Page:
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Against Kettle Chips

For some reason, there are people out there who find it a sensory pleasure to chew on handfuls of spud shards that jab at their gums

A blue bag of kettle chips falls out of a garbage can.

At some point in the past decade, it felt like kettle-cooked potato chips started to appear everywhere: on grocery store shelves, alongside the likes of classic Utz and ridged Ruffles; in workplaces young and hip enough to boast free office snacks designed to keep workers mindlessly sated; even on airplanes, one of a variety of treats in baskets proffered by attendants on better-than-average flights.

There’s a sheen of handmade wellness that accompanies kettle chips — or if not wellness, then at least wholesomeness. When the chips were revived in the 1980s, the New York Times reports, they were largely reintroduced to the market as artisan chips, from brands like Cape Cod, Tim’s Cascade, Zapp’s, and Kettle Brand. Kettle chips, unlike their continually processed brethren (what you might picture when thinking of the standard Lay’s chip), are fried in batches, dipped and swirled around in hot oil for longer periods of time until they’re crunchier and caramelized to a deeper color. It’s the same process that was used pre-1920s, before technological innovation enabled mass-market chip production, and the same cooking method you could use to make chips at home.

But the old-fashioned appeal of kettle chips belies one highly subjective truth: They are bad.

While some might find it a sensory pleasure to chew on handfuls of spud shards that jab at their gums, I confess I do not. Kettle chips are too hard, too edged, too committed to a brutality of texture to deliver a balanced gustatory experience. No matter the flavor of the chips, the taste nearly always smacks overwhelmingly of oil. Eating a small bagful feels like coating one’s mouth in grease, almost like a salve left over to make up for all the vigorous chomping that tooth and tongue and gums had to engage in to facilitate consumption. All that work, and for what?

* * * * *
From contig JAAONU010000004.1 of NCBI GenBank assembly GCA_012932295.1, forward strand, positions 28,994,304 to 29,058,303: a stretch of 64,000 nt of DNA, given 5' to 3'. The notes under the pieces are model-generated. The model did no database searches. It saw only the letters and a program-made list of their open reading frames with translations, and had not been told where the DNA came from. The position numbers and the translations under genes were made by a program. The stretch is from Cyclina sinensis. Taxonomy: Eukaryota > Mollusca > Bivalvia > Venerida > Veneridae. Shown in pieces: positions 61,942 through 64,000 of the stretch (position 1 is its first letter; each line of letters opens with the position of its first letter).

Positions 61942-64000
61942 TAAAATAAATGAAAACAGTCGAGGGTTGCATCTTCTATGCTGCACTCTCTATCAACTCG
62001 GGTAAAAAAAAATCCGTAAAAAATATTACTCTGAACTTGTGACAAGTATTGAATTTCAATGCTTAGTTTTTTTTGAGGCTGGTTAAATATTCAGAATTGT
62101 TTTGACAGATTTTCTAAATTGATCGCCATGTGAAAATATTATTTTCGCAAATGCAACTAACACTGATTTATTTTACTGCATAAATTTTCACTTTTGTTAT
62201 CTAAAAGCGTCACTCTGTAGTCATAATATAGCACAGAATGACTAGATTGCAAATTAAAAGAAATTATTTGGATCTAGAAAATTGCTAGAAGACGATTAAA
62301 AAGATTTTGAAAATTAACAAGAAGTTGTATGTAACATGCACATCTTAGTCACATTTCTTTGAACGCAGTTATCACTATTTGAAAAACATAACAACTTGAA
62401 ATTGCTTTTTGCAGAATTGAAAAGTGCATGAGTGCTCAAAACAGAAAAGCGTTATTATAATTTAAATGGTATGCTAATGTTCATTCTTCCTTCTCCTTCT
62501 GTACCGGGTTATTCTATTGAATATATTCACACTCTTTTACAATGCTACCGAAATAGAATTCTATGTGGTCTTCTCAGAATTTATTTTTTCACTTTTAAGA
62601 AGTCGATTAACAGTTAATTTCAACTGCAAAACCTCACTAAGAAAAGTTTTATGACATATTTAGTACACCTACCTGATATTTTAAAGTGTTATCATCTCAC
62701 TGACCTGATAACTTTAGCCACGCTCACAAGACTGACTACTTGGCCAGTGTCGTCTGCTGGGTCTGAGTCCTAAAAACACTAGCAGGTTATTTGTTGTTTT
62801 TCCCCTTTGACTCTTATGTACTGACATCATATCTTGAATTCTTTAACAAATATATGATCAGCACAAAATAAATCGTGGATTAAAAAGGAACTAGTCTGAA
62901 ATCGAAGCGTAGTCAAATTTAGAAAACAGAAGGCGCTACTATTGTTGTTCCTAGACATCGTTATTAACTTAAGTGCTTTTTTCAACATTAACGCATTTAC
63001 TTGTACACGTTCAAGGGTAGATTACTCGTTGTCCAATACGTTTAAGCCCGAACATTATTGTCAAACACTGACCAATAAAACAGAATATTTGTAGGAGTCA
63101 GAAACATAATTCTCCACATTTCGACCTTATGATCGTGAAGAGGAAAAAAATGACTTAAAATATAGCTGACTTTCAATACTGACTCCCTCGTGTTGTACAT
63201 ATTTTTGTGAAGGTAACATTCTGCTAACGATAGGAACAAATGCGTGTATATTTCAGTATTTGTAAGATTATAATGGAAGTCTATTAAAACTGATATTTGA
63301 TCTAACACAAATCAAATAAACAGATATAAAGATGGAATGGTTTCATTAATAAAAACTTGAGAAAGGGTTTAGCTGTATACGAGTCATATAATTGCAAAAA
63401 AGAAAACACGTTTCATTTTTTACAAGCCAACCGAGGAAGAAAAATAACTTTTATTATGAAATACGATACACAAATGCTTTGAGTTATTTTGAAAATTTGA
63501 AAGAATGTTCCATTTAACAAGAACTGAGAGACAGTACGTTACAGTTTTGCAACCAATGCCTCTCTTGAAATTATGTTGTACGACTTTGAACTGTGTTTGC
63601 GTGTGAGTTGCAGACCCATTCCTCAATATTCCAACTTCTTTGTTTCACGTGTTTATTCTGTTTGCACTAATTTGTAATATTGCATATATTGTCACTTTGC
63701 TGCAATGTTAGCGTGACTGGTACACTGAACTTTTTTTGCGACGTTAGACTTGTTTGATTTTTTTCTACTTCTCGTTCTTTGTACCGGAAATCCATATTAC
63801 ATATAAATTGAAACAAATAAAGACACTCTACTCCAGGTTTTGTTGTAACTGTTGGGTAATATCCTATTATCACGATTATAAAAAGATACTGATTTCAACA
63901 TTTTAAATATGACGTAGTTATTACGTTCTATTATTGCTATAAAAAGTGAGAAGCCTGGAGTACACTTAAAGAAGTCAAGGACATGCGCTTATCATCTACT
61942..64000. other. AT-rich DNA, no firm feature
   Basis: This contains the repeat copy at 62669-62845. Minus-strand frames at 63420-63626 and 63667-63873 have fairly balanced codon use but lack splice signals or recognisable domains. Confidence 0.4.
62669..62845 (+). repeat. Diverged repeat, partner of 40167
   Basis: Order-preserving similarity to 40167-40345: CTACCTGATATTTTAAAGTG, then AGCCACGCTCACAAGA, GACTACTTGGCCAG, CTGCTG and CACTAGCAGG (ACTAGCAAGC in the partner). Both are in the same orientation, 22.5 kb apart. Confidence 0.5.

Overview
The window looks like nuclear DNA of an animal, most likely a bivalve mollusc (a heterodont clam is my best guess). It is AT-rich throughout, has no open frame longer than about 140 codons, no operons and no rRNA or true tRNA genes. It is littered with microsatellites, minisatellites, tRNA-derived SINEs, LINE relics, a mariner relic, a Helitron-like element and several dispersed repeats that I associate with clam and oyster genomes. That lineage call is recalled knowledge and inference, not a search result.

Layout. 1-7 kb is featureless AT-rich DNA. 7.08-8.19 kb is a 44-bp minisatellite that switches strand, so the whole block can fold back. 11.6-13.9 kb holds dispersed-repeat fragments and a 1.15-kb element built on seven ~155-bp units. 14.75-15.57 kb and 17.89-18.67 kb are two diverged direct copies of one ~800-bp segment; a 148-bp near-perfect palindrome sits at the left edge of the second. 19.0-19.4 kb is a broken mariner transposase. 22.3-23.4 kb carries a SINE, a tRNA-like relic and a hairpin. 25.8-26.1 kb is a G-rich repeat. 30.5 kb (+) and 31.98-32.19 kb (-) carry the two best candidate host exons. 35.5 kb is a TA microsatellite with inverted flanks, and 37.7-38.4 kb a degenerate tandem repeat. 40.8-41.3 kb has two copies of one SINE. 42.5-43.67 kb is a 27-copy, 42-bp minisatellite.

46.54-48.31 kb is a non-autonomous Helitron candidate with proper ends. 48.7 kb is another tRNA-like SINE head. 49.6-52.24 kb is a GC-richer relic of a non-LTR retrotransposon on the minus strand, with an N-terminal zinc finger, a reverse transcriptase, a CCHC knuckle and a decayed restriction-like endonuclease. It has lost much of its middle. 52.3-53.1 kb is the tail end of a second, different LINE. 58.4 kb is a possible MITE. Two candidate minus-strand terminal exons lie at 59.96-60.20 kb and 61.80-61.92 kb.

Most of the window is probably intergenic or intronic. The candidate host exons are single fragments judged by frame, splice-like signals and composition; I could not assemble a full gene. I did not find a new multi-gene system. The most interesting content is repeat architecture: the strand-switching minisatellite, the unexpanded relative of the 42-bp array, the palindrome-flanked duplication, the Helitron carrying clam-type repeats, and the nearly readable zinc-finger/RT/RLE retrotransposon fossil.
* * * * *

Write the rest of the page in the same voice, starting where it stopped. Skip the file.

Classic thin chips are just as greasy, as evidenced by the shine of one’s fingerprints after reaching into the chip bag one or five or 20 times, but here, the oil is offset by the lightness of the crisp, dissolving on the tongue like a cloud of potato-perfumed air. These are the gentler cousins of the kettle chip, their ethereality of form and flavor miraculously born of industrial manufacturing. When it comes to snacking, there are fewer choices finer than a wholly intact sour-cream-and-onion chip, better yet one whose circumference is roughly that of a hockey puck, its delicate crunch giving way to an allium tang as salty as it is sour.

Baked potato chips, too, are preferable to kettle chips. Not the plain baked Lay’s, which some might liken to “cardboard,” but specifically the baked cheddar-and-sour-cream Ruffles, that perfect freak of nature. There was a time when this variety of chip seemed ubiquitous — in school cafeterias, big-box stores, gas stations — before the mainstream ascendancy of kettle chips. And what an era that was.

(I will not address health or nutrition in my consideration of these chips, as I’m not a goddamn dietician.)

I am not so prejudiced against kettle chips that I will not eat a packet here or there, mostly in the Eater office (office? What’s that?) when there was little else to pick at. But, as someone who has eaten a lot of chips over the course of a lifetime, I feel confident in saying: Don’t settle for kettle, there are better options out there. Ones that boast their own kind of crunch; ones that are not so oppressively thick; ones that bring no pain, only pleasure, to the masses’ endlessly gaping maws.

Goldsuit is a painter and graphic designer based in Seattle.